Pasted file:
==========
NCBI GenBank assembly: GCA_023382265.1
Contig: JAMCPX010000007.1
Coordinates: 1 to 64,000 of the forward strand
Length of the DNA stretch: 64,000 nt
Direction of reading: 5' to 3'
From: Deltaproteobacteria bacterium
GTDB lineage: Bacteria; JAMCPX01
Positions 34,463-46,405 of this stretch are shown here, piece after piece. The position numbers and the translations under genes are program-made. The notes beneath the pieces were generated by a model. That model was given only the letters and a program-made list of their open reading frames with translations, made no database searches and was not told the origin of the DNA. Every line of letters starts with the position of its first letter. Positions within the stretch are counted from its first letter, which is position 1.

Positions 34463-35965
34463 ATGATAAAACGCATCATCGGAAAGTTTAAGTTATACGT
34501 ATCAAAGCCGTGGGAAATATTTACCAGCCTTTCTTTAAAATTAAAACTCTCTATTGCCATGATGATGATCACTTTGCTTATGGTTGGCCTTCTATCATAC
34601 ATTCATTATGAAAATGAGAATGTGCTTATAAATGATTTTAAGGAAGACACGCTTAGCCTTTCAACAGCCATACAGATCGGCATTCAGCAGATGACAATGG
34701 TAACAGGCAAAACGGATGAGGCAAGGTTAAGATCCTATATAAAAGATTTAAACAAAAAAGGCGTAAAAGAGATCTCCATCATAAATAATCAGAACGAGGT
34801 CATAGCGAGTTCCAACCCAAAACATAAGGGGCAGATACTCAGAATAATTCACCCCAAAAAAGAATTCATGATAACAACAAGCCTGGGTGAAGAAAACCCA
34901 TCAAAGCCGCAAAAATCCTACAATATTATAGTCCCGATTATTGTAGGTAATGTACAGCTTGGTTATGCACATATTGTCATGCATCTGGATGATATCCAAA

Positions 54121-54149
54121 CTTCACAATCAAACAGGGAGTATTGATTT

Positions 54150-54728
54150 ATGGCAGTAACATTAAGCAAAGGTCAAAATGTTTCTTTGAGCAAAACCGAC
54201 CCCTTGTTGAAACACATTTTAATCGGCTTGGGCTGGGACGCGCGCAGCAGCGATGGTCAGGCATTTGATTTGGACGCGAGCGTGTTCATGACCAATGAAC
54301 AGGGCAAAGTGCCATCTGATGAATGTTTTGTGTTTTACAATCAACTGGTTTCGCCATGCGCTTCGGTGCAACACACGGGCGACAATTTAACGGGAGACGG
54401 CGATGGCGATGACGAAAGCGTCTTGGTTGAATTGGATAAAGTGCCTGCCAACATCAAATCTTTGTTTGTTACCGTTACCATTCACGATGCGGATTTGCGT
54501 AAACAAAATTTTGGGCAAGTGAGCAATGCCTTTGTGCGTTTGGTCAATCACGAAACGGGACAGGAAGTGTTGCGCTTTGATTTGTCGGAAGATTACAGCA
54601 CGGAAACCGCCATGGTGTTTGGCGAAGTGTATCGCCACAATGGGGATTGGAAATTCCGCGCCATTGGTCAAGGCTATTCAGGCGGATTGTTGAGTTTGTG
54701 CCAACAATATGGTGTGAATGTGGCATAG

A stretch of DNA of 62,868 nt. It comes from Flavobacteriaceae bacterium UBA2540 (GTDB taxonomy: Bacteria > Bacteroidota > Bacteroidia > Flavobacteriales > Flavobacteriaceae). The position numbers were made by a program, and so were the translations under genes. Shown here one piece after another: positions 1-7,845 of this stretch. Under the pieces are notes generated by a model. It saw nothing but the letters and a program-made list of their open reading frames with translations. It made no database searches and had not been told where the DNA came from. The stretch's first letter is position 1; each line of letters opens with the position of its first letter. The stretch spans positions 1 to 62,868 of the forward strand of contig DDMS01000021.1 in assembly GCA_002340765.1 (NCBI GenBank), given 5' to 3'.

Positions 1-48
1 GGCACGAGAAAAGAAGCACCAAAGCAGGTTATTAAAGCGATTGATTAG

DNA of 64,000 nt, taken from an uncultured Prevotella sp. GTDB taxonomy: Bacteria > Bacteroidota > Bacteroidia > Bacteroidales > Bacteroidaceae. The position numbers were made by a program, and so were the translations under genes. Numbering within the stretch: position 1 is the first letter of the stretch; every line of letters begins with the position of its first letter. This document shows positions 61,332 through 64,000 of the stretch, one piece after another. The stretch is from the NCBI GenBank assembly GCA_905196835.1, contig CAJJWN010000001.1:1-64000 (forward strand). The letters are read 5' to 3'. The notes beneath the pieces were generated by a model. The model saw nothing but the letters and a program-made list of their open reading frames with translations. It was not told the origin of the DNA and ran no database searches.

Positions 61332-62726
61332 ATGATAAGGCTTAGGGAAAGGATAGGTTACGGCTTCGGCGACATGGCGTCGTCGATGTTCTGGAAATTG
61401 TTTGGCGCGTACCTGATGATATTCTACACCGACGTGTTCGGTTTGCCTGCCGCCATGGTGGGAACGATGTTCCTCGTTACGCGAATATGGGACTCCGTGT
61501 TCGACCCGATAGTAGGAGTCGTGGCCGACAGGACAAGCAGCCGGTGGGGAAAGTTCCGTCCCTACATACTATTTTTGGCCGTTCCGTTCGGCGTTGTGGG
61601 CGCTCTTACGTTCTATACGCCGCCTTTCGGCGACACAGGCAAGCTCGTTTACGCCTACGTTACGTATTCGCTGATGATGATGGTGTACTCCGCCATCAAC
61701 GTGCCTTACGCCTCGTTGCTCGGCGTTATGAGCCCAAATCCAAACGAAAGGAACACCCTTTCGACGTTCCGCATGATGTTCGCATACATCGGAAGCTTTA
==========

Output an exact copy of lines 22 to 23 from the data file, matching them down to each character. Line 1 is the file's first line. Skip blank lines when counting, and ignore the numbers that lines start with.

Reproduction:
54401 CGATGGCGATGACGAAAGCGTCTTGGTTGAATTGGATAAAGTGCCTGCCAACATCAAATCTTTGTTTGTTACCGTTACCATTCACGATGCGGATTTGCGT
54501 AAACAAAATTTTGGGCAAGTGAGCAATGCCTTTGTGCGTTTGGTCAATCACGAAACGGGACAGGAAGTGTTGCGCTTTGATTTGTCGGAAGATTACAGCA